On the Notion of Social Institutions
We argue that it is natural to study social institutions within the framework of standard game theory (i.e., only by resorting to concepts like players, actions, strategies, information sets, payoff functions, and stochastic processes describing the moves of nature, which constitute a stochastic game when combined) concepts like social norms, and mechanisms can be easily accommodated, as well as philosophical/ sociological definitions of social institutions Focusing on strategies rather than on mechanisms have two advantages: First, focusing on strategies allows us to distinguish between those aspects that are behavioral in nature and are subject to alternative design, and those that are part of the environment. Second, considering strategies allows for a more detailed look into the way an outcome function is genuinely implemented (Hurwicz (1996, p.123)).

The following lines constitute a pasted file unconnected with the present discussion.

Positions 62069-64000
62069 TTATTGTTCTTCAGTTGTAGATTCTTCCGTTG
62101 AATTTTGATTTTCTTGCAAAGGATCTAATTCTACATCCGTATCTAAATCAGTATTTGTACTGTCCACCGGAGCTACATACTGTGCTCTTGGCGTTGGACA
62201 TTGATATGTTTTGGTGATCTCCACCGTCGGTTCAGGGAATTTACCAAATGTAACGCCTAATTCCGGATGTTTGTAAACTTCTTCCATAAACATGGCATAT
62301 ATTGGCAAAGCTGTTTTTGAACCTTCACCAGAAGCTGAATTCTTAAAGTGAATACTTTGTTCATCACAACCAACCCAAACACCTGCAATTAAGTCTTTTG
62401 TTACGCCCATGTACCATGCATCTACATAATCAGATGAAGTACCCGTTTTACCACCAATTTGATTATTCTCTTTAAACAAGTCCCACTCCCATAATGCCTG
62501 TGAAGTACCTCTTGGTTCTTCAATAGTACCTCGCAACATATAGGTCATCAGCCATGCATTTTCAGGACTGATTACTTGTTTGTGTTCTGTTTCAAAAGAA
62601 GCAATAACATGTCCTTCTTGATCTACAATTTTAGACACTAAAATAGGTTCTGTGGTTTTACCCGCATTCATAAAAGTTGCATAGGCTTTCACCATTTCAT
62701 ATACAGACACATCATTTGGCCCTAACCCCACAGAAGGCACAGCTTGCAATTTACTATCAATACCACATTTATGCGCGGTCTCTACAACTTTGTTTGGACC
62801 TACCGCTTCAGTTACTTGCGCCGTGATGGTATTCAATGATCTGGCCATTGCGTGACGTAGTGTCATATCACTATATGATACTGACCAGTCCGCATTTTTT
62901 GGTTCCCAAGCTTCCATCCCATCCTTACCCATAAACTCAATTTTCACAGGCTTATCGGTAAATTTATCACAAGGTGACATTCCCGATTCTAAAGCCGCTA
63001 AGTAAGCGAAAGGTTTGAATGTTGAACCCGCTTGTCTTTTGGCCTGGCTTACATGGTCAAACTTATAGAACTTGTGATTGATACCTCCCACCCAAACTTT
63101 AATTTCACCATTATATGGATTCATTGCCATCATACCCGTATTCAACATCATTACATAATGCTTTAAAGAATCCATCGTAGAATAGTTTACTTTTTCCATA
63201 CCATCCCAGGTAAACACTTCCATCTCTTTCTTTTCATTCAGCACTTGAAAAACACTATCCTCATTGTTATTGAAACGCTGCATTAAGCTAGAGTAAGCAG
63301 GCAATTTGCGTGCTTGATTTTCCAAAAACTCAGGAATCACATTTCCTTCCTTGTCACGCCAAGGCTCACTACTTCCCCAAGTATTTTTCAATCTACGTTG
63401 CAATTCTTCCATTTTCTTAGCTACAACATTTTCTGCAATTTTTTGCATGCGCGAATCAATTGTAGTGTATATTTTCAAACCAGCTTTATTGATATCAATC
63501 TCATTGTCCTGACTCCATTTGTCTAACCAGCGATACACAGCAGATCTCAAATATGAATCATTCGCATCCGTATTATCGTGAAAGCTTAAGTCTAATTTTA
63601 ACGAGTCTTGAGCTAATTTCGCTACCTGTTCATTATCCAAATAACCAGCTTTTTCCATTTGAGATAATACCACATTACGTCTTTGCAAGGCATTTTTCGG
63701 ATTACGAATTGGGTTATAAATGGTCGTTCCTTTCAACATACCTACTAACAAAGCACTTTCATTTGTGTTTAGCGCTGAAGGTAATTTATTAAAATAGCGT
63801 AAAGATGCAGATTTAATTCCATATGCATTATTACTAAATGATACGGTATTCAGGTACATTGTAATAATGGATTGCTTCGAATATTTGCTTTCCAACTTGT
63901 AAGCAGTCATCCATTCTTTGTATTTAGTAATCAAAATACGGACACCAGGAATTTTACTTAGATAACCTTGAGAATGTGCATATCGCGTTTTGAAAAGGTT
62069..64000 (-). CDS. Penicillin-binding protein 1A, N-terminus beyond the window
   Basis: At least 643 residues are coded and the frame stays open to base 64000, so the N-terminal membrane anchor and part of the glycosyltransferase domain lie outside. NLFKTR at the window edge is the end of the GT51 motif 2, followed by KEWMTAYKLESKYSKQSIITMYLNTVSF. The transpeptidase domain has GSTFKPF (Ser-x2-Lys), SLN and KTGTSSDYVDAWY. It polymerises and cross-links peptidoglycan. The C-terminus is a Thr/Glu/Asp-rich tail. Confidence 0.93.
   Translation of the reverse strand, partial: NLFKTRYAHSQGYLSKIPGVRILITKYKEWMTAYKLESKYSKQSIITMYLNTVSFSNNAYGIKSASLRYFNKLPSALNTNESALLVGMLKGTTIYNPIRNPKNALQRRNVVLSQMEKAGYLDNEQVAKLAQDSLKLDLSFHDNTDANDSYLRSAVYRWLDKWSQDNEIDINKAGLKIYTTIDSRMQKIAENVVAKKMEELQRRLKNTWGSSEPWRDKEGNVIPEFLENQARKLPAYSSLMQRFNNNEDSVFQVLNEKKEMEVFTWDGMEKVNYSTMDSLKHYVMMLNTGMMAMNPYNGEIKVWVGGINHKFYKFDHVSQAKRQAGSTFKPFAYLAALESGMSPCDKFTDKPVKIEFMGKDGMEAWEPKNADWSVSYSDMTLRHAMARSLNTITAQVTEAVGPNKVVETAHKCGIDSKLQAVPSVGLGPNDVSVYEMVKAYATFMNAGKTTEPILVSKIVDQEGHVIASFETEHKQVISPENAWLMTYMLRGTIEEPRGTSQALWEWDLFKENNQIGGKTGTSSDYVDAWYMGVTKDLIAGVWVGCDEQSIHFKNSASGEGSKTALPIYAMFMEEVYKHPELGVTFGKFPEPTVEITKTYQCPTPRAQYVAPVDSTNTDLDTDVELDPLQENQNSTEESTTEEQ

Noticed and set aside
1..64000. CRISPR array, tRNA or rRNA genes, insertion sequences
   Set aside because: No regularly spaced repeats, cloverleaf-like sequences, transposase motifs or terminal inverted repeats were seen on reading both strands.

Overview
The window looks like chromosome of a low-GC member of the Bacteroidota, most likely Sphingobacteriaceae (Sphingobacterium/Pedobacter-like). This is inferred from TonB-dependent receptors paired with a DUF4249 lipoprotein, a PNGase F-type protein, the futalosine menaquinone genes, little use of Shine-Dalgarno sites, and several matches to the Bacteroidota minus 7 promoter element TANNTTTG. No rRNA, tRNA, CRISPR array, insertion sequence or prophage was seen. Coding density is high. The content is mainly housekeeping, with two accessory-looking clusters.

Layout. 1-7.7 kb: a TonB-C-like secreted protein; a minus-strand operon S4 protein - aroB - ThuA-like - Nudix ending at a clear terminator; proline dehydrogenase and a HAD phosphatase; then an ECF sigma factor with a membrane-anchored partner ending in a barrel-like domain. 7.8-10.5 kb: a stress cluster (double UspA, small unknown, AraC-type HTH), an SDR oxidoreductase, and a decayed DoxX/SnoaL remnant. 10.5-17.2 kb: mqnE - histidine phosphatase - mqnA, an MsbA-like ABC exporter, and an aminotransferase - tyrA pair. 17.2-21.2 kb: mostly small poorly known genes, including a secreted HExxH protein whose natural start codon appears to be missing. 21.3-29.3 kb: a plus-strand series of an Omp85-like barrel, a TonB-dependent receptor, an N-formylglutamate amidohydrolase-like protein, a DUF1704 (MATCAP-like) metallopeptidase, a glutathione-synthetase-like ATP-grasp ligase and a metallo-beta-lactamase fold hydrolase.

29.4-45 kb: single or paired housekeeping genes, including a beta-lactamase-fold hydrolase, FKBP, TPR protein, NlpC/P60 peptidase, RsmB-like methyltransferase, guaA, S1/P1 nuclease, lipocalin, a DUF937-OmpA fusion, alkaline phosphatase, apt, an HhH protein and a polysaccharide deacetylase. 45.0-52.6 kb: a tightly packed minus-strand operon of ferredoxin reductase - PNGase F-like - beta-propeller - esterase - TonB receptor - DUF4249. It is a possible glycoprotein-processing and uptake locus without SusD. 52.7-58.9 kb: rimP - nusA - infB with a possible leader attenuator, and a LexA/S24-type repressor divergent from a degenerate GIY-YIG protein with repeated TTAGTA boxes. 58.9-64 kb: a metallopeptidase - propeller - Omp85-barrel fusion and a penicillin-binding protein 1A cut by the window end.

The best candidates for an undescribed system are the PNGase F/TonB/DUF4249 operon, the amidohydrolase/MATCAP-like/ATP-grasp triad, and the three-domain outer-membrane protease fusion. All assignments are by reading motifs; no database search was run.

|Date of creation:||2002|
|Date of revision:|
|Contact details of provider:|| Postal: Campus de Campolide, 1099-032 Lisboa|
Phone: (351) 21 3801638
Fax: (351) 21 3870933
Web page: http://www.fe.unl.pt
More information through EDIRC
Please report citation or reference errors to , or , if you are the registered author of the cited work, log in to your RePEc Author Service profile, click on "citations" and make appropriate adjustments.:
- Okuno-Fujiwara Masahiro & Postlewaite Andrew, 1995. "Social Norms and Random Matching Games," Games and Economic Behavior, Elsevier, vol. 9(1), pages 79-109, April.
When requesting a correction, please mention this item's handle: RePEc:unl:unlfep:wp421. See general information about how to correct material in RePEc.
For technical questions regarding this item, or to correct its authors, title, abstract, bibliographic or download information, contact: (Sean Story)
If references are entirely missing, you can add them using this form.